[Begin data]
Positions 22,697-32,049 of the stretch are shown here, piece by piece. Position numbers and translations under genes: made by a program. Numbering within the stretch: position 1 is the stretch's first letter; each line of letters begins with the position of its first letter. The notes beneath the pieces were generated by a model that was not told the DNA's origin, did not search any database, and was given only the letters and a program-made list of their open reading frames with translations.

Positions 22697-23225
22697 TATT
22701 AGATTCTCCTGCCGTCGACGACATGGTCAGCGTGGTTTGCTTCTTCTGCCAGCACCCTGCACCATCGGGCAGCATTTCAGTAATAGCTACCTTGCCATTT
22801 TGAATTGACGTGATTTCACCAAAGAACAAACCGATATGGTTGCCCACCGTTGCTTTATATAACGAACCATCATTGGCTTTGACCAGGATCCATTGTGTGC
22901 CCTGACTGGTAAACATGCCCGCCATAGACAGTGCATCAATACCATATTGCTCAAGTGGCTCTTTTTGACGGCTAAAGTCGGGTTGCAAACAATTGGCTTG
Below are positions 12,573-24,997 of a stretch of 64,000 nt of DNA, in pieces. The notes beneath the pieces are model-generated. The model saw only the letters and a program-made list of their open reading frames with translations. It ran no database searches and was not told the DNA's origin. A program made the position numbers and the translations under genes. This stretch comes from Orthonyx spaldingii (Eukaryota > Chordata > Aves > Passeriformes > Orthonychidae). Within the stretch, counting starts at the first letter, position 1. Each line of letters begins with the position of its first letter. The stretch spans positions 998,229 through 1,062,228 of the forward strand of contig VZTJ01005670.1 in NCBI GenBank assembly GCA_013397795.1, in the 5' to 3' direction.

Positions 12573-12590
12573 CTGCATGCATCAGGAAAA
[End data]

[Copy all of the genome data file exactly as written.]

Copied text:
Positions 22,697-32,049 of the stretch are shown here, piece by piece. Position numbers and translations under genes: made by a program. Numbering within the stretch: position 1 is the stretch's first letter; each line of letters begins with the position of its first letter. The notes beneath the pieces were generated by a model that was not told the DNA's origin, did not search any database, and was given only the letters and a program-made list of their open reading frames with translations.

Positions 22697-23225
22697 TATT
22701 AGATTCTCCTGCCGTCGACGACATGGTCAGCGTGGTTTGCTTCTTCTGCCAGCACCCTGCACCATCGGGCAGCATTTCAGTAATAGCTACCTTGCCATTT
22801 TGAATTGACGTGATTTCACCAAAGAACAAACCGATATGGTTGCCCACCGTTGCTTTATATAACGAACCATCATTGGCTTTGACCAGGATCCATTGTGTGC
22901 CCTGACTGGTAAACATGCCCGCCATAGACAGTGCATCAATACCATATTGCTCAAGTGGCTCTTTTTGACGGCTAAAGTCGGGTTGCAAACAATTGGCTTG
Below are positions 12,573-24,997 of a stretch of 64,000 nt of DNA, in pieces. The notes beneath the pieces are model-generated. The model saw only the letters and a program-made list of their open reading frames with translations. It ran no database searches and was not told the DNA's origin. A program made the position numbers and the translations under genes. This stretch comes from Orthonyx spaldingii (Eukaryota > Chordata > Aves > Passeriformes > Orthonychidae). Within the stretch, counting starts at the first letter, position 1. Each line of letters begins with the position of its first letter. The stretch spans positions 998,229 through 1,062,228 of the forward strand of contig VZTJ01005670.1 in NCBI GenBank assembly GCA_013397795.1, in the 5' to 3' direction.

Positions 12573-12590
12573 CTGCATGCATCAGGAAAA